I’ll never forget the day I was notified our first COVID-19 patient was being transferred to Research Medical Center. Many thoughts raced through my head for my co-workers and what we were about to face, for our community members and how this would change their lives, and for my own family. How would I keep my 5-year-old daughter protected from what I would be seeing firsthand every day?
We were facing a new adversary that we were still learning so much about. So many elements were unknown, and uncertainty was more present than what we had experienced in a long time as a society. I made the hardest decision that I will probably ever have to make: I decided the best way to keep my daughter safe while I cared for COVID patients was for us to live separately. I spent seven long weeks separated from my daughter, who stayed with my parents eight hours away where she was isolated and safe. During our evening video chats, she showed me what she had learned or what activity she had done that day.
I spent my days and nights with my work family. We worked tirelessly to care for our patients and was there for them when their families couldn’t be. We celebrated with those who improved and went home, and we cried for those who weren’t able to go home. It was beyond exhausting.
When I finally reunited with my daughter, it was two days before her sixth birthday. She was no longer a kindergartner. I missed so much time of her growing up, but I was there for my patients when I – and many other healthcare providers – were needed most. This is our calling, and we stepped up to take care of others while our families bravely waited for us to return home.
I share this because so many of us in healthcare willingly stepped up to provide care for those in our communities knowing that we were entering a very scary time. We’ve all seen videos of brave individuals who set up separate spaces within their houses to protect their families. Even with PPE, we didn’t know if we carry this virus home on our clothes or shoes. We’ve also heard stories of individuals who had a changing station and showered set before they walked into their homes. Luckily, we have progressed and more research has provided us knowledge of how to protect ourselves. The research has produced vaccines with supporting data on their efficacy.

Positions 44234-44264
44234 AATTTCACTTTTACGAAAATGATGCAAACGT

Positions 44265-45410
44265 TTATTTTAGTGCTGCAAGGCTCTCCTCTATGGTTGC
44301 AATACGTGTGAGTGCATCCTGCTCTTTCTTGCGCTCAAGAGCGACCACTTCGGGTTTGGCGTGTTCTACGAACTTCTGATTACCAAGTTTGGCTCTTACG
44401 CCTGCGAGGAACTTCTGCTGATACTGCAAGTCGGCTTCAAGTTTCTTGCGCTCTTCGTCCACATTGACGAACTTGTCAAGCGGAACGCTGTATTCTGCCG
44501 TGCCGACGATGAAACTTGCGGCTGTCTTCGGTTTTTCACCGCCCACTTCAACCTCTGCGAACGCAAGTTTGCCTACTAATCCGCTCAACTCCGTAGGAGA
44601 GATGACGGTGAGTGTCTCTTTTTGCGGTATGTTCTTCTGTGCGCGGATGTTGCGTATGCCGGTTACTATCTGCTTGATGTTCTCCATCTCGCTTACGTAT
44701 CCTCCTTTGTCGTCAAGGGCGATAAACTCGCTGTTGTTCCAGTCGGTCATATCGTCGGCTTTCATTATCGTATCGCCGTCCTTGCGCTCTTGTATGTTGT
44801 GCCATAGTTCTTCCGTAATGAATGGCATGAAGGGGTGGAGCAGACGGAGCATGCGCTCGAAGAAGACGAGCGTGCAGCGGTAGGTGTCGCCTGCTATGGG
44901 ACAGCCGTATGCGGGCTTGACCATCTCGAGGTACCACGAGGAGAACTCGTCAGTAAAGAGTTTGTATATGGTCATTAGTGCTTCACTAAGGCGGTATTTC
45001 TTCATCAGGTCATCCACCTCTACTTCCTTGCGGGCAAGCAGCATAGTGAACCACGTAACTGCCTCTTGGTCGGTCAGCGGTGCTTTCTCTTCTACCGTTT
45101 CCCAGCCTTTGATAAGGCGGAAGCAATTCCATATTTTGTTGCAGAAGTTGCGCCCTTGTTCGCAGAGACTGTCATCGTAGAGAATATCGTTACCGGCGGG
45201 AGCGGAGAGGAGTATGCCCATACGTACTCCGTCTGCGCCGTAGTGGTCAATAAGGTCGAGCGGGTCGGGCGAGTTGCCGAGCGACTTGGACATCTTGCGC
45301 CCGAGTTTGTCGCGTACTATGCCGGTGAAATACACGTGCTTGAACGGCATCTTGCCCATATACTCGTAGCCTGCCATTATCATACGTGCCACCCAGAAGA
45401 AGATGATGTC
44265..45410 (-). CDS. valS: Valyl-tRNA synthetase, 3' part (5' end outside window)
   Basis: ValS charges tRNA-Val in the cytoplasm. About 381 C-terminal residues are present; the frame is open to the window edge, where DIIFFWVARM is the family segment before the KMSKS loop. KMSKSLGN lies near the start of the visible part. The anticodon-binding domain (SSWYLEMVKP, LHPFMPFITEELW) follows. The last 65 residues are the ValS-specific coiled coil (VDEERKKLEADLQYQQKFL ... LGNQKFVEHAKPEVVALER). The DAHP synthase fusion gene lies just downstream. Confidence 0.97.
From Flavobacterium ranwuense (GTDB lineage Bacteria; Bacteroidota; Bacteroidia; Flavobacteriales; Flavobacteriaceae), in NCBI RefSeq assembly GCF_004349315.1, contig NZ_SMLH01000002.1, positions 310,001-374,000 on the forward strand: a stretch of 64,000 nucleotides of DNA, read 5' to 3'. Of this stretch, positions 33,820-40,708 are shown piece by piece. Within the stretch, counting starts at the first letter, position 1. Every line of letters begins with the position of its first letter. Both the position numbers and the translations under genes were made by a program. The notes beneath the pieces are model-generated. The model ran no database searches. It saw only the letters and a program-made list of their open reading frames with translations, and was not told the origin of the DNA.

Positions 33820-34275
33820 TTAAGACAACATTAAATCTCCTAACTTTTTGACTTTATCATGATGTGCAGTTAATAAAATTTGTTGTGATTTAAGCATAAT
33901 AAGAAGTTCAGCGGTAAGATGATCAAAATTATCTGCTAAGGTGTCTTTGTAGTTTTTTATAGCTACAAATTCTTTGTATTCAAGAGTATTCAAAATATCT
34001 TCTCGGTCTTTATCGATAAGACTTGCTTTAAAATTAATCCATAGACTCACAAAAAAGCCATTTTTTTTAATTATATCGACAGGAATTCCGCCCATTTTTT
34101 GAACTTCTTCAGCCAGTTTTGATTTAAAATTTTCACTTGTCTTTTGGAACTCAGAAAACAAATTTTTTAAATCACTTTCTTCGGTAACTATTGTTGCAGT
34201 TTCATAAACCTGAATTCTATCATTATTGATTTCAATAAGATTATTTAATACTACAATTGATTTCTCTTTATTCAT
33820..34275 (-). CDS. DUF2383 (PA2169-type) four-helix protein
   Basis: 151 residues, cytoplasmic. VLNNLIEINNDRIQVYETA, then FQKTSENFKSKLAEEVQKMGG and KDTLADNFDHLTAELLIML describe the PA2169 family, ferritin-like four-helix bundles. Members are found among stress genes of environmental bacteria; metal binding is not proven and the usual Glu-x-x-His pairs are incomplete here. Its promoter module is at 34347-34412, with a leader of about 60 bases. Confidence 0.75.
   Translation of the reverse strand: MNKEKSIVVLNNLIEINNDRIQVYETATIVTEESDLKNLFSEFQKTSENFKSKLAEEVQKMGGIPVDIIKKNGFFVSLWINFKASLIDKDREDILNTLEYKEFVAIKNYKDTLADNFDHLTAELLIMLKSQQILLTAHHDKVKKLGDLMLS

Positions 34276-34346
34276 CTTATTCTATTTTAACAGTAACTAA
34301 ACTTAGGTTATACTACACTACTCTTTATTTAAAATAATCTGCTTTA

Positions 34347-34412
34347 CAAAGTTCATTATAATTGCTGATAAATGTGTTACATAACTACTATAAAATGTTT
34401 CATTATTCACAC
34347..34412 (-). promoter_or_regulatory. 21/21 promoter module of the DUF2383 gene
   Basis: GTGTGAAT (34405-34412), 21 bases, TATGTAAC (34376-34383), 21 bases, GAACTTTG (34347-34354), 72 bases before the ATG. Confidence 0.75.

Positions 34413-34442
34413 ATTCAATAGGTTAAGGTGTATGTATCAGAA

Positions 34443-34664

We now know for a fact that wearing a mask can prevent transmission of the virus. We know we can teach our young children to protect themselves by washing their hands and wearing masks. Hand sanitizer became the cool back-to-school accessory in my house, and the hand sanitizer holder that attached to a backpack was a must-have.
COVID-19 touched everyone’s life and has left a mark on society that resonates daily. It generated new topics of conversation and new responsibilities. It generated new fears, new lessons and changed many traditions for me as a parent.
My daughter still often asks to go play at a friend’s house or to a sleep over, and I’m still cautious. I’m cautious because this adversary is still ever present in our lives. It’s a new expanded conversation with parents about exposure risks, and it’s no longer a simple conversation about allergies or bedtime. I’m always transparent with other parents about working in healthcare and how important it is to me that we do our part to protect ourselves.
We need to continue to follow the recommendations to keep ourselves healthy. Continue to wash your hands, wear a mask and, if you can, get the vaccine.
Carla Encarnacion is a respiratory therapist at Research Medical Center, a part of HCA Midwest Health. She lives in Kansas City with her daughter.